fb pixel

Log In

Reset Password

Repp to be remembered as drags get underway

In The Pits

It made no sense. But then, many fatal car crashes don't.

Holly Repp, who impressed her drag racing peers with her impeccable ability to cut a light, pulled in front of a sports utility vehicle last January while pulling onto Redwood Highway in Grants Pass and was killed instantly.

— This was irony at its cruelest.

Those familiar with that stretch of highway know that 10 fatal crashes have occurred there over the past 15 years. Throw in darkness, and a 55 mph speed zone that isn't always followed, and you begin to understand ' especially if you've been behind the wheel of a car yourself and dare to count your close calls.

Repp was 18 and the oldest of five siblings who raced at the Southern Oregon Dragway. The White City strip will honor her Saturday for what is being billed the Holly Repp Tribute Race.

The event will mark the first points race of the season.

We're doing the best we can under some obviously difficult circumstances, says Randy Repp, who got his daughter interested in racing two years ago and watched with pride as she won the junior dragster points title during her rookie season.

Randy Repp is determined that the essence of what his oldest child stood for carries on at the track and in the community. Racing, he says, helped Holly go from this shy little kid to this I-can-do-everything kid.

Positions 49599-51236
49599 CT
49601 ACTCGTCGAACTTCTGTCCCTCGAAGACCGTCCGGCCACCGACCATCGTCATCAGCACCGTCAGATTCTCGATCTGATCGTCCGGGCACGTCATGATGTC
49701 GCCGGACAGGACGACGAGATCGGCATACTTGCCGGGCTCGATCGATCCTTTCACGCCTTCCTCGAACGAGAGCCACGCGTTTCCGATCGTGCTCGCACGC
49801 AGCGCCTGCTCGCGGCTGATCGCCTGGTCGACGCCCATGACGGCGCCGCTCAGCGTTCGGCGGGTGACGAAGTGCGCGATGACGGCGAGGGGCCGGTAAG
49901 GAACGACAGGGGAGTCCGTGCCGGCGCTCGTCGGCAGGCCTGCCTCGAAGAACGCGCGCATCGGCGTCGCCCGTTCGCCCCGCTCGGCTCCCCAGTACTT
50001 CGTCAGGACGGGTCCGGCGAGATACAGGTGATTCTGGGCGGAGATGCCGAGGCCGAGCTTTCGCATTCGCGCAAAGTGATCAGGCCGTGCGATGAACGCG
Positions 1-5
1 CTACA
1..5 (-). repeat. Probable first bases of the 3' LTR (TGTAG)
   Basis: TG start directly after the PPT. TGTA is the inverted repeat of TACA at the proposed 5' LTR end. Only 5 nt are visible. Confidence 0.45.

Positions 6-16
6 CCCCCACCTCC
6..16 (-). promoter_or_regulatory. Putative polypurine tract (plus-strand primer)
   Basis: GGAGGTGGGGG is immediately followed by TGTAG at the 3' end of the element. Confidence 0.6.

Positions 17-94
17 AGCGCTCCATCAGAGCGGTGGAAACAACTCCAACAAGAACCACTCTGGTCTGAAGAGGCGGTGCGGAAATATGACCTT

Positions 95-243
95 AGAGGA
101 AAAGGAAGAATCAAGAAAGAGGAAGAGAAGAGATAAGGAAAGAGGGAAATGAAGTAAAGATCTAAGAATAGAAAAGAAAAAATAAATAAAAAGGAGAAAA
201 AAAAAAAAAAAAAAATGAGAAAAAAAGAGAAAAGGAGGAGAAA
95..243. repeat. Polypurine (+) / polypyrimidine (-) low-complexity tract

When the Repps first went to the track, Holly preferred to sit in the van and do craft work. She was adept at sewing, crocheting, cooking, soap-making and was a member of 4H for eight years. A sweater she created once won an award at the state fair

Holly, who was also a straight-A student, certainly didn't need to race cars to keep busy. But one day at the track, her mother got sick and Randy asked her to help out with a dragster that one of the Repp boys was driving.

Holly kind of got this sparkle in her eye as if to say, 'Hey, maybe I can drive that,' Randy Repp says.

And drive it she did. Holly became a master of consistency operating a 1994 Canadian-built dragster and edged her brother, David, by one point for the junior dragster points title in 2002. She also won it last year.

But it wasn't only her success down the track that made her parents proud. It was also the way she began to discard her shyness.

I give 4H a lot of the credit, but racing was also a very positive thing in helping Holly to come out of her shell, Randy Repp says. I think it really helped her to gain her confidence as a person.

When she died, Holly Repp was a freshman at Rogue Community College who was planning a career in business.

Beginning next year, an annual event called the Holly Repp Memorial Race will be held on the first weekend of June. A fund in her honor ' the Holly Repp Memorial Fund ' has also been established at Southern Oregon Federal Credit Union in Grants Pass.

The fund will help support that race and also support driving safety in this area, says Randy Repp, who got the Oregon Department of Transportation to reduce the speed limit from 55 mph to 50 along the stretch where his daughter was killed. We've already visited some high schools and talked to kids about the importance of always looking both ways before they pull out. And if there's any chance they're not going to make it, then wait.

When you've been directly affected like we have, maybe kids will listen.

Repp also recently formed the Southern Oregon Drag Racing Club. Part of its mission is to keep kids from racing on the street and to get them to the track. The group, which meets at 7 p.m. on the first Wednesday of each month at Abby's Pizza in White City, also promotes racing as a family activity.

The group's motto is Positive Perspective. Repp admits his daughter's death has tested that motto.

But you know what, we're going to help a lot of other kids, he says.

Reach reporter Don Hunt at 776-4469, or e-mail